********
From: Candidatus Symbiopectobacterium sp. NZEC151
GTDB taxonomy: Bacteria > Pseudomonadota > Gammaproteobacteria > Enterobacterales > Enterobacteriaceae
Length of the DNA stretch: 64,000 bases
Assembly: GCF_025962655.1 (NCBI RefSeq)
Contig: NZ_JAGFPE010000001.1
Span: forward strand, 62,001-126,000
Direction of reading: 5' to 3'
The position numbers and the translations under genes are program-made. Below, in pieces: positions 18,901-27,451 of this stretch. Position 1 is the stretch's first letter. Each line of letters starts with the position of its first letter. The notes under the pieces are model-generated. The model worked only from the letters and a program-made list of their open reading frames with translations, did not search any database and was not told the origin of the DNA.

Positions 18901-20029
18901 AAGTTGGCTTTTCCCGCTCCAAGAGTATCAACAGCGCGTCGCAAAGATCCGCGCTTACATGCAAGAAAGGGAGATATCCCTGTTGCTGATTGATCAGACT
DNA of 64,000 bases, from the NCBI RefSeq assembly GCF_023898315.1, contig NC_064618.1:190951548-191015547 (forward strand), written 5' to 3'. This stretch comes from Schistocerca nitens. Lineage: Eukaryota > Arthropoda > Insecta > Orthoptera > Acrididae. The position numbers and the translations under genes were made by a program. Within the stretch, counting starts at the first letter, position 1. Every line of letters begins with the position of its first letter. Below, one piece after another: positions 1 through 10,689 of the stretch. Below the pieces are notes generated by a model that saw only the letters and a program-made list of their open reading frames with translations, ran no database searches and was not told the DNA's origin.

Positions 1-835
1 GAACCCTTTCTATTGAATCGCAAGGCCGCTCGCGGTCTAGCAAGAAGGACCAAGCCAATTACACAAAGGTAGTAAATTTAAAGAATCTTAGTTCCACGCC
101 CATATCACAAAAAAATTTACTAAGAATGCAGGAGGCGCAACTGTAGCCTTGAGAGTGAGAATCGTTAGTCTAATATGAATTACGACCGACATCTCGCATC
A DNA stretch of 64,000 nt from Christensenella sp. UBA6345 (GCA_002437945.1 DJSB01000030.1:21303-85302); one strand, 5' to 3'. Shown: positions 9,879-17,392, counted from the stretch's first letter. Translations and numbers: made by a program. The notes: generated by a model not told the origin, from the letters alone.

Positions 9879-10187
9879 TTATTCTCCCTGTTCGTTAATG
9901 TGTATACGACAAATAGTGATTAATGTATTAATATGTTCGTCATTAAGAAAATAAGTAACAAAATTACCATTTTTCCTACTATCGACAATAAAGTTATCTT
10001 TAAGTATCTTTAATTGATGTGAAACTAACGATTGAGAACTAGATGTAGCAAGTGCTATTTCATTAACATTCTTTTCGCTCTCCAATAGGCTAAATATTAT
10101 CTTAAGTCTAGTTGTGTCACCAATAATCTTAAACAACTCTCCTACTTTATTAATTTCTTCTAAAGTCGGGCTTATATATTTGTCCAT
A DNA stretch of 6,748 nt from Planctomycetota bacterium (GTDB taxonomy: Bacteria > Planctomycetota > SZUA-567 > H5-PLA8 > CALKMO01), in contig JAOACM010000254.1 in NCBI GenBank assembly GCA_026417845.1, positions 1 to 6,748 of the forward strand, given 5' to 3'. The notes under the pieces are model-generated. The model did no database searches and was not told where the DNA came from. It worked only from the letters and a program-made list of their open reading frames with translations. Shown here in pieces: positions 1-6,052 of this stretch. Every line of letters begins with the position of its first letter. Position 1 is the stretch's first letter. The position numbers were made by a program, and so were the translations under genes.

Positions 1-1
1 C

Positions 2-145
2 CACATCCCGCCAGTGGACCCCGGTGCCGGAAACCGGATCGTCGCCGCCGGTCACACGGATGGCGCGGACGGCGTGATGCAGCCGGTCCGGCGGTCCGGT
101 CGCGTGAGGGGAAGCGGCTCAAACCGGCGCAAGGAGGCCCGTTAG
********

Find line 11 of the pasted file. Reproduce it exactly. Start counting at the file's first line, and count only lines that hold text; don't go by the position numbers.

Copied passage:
DNA of 64,000 bases, from the NCBI RefSeq assembly GCF_023898315.1, contig NC_064618.1:190951548-191015547 (forward strand), written 5' to 3'. This stretch comes from Schistocerca nitens. Lineage: Eukaryota > Arthropoda > Insecta > Orthoptera > Acrididae. The position numbers and the translations under genes were made by a program. Within the stretch, counting starts at the first letter, position 1. Every line of letters begins with the position of its first letter. Below, one piece after another: positions 1 through 10,689 of the stretch. Below the pieces are notes generated by a model that saw only the letters and a program-made list of their open reading frames with translations, ran no database searches and was not told the DNA's origin.